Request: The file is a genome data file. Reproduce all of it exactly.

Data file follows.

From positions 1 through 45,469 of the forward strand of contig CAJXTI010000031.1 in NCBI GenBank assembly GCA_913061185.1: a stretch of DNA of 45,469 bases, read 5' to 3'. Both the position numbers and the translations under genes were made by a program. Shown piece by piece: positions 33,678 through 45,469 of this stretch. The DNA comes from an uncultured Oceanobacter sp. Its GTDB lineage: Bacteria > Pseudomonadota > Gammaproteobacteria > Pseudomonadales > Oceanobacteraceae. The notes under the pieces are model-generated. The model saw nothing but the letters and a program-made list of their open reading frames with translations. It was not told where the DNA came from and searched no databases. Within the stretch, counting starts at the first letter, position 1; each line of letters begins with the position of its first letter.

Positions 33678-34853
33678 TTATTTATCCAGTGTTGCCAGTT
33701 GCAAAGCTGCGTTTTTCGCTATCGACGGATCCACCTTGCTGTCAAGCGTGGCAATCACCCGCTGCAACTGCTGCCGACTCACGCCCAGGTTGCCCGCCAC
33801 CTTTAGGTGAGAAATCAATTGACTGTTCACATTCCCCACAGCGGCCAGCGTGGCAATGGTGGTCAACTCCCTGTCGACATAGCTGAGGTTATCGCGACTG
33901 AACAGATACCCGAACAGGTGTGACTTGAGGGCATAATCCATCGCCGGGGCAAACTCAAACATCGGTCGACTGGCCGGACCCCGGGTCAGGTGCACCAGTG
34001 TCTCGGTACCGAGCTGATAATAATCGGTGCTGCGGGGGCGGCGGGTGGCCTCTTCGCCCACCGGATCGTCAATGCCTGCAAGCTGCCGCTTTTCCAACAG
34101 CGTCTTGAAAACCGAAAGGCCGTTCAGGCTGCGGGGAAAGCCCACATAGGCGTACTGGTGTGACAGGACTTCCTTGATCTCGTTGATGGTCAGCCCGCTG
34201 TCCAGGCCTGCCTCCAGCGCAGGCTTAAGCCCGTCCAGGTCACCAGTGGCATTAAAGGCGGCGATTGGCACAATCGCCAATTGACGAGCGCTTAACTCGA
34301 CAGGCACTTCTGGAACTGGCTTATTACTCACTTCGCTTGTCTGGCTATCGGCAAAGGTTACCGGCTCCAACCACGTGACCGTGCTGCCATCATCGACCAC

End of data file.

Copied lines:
From positions 1 through 45,469 of the forward strand of contig CAJXTI010000031.1 in NCBI GenBank assembly GCA_913061185.1: a stretch of DNA of 45,469 bases, read 5' to 3'. Both the position numbers and the translations under genes were made by a program. Shown piece by piece: positions 33,678 through 45,469 of this stretch. The DNA comes from an uncultured Oceanobacter sp. Its GTDB lineage: Bacteria > Pseudomonadota > Gammaproteobacteria > Pseudomonadales > Oceanobacteraceae. The notes under the pieces are model-generated. The model saw nothing but the letters and a program-made list of their open reading frames with translations. It was not told where the DNA came from and searched no databases. Within the stretch, counting starts at the first letter, position 1; each line of letters begins with the position of its first letter.

Positions 33678-34853
33678 TTATTTATCCAGTGTTGCCAGTT
33701 GCAAAGCTGCGTTTTTCGCTATCGACGGATCCACCTTGCTGTCAAGCGTGGCAATCACCCGCTGCAACTGCTGCCGACTCACGCCCAGGTTGCCCGCCAC
33801 CTTTAGGTGAGAAATCAATTGACTGTTCACATTCCCCACAGCGGCCAGCGTGGCAATGGTGGTCAACTCCCTGTCGACATAGCTGAGGTTATCGCGACTG
33901 AACAGATACCCGAACAGGTGTGACTTGAGGGCATAATCCATCGCCGGGGCAAACTCAAACATCGGTCGACTGGCCGGACCCCGGGTCAGGTGCACCAGTG
34001 TCTCGGTACCGAGCTGATAATAATCGGTGCTGCGGGGGCGGCGGGTGGCCTCTTCGCCCACCGGATCGTCAATGCCTGCAAGCTGCCGCTTTTCCAACAG
34101 CGTCTTGAAAACCGAAAGGCCGTTCAGGCTGCGGGGAAAGCCCACATAGGCGTACTGGTGTGACAGGACTTCCTTGATCTCGTTGATGGTCAGCCCGCTG
34201 TCCAGGCCTGCCTCCAGCGCAGGCTTAAGCCCGTCCAGGTCACCAGTGGCATTAAAGGCGGCGATTGGCACAATCGCCAATTGACGAGCGCTTAACTCGA
34301 CAGGCACTTCTGGAACTGGCTTATTACTCACTTCGCTTGTCTGGCTATCGGCAAAGGTTACCGGCTCCAACCACGTGACCGTGCTGCCATCATCGACCAC